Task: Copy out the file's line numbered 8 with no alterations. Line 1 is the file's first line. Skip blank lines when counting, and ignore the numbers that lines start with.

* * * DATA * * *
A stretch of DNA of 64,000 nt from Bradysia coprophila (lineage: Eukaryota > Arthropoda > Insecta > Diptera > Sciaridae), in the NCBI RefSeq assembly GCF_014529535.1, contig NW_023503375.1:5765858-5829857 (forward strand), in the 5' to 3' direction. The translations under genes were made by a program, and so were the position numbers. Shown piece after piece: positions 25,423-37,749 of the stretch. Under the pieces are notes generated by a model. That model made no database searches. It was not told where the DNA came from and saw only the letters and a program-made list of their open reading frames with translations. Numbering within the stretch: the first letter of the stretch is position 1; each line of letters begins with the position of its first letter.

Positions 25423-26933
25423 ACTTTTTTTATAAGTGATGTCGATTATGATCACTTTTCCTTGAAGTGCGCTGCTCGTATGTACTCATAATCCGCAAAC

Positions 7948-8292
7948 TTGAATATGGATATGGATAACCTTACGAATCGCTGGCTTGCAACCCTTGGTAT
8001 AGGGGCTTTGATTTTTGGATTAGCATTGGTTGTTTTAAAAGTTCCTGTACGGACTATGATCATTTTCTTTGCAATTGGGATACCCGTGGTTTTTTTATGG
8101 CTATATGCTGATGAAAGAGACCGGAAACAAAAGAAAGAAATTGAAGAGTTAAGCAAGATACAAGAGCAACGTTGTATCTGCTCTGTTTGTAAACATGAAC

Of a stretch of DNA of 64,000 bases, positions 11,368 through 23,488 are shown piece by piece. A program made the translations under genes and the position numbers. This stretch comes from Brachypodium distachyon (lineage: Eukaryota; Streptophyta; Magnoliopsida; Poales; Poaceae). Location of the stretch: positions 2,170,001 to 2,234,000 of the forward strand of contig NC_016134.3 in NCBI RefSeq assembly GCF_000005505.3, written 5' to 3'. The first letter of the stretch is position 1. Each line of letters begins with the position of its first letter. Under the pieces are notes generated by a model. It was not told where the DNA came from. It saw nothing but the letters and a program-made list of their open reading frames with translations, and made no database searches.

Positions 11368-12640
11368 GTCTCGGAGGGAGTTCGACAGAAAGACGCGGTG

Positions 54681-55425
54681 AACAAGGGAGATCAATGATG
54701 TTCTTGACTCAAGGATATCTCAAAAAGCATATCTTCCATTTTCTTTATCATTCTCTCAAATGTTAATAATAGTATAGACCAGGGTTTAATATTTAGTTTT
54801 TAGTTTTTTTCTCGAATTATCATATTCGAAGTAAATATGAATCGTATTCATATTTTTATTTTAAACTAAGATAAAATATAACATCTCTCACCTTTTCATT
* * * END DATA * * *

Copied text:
Of a stretch of DNA of 64,000 bases, positions 11,368 through 23,488 are shown piece by piece. A program made the translations under genes and the position numbers. This stretch comes from Brachypodium distachyon (lineage: Eukaryota; Streptophyta; Magnoliopsida; Poales; Poaceae). Location of the stretch: positions 2,170,001 to 2,234,000 of the forward strand of contig NC_016134.3 in NCBI RefSeq assembly GCF_000005505.3, written 5' to 3'. The first letter of the stretch is position 1. Each line of letters begins with the position of its first letter. Under the pieces are notes generated by a model. It was not told where the DNA came from. It saw nothing but the letters and a program-made list of their open reading frames with translations, and made no database searches.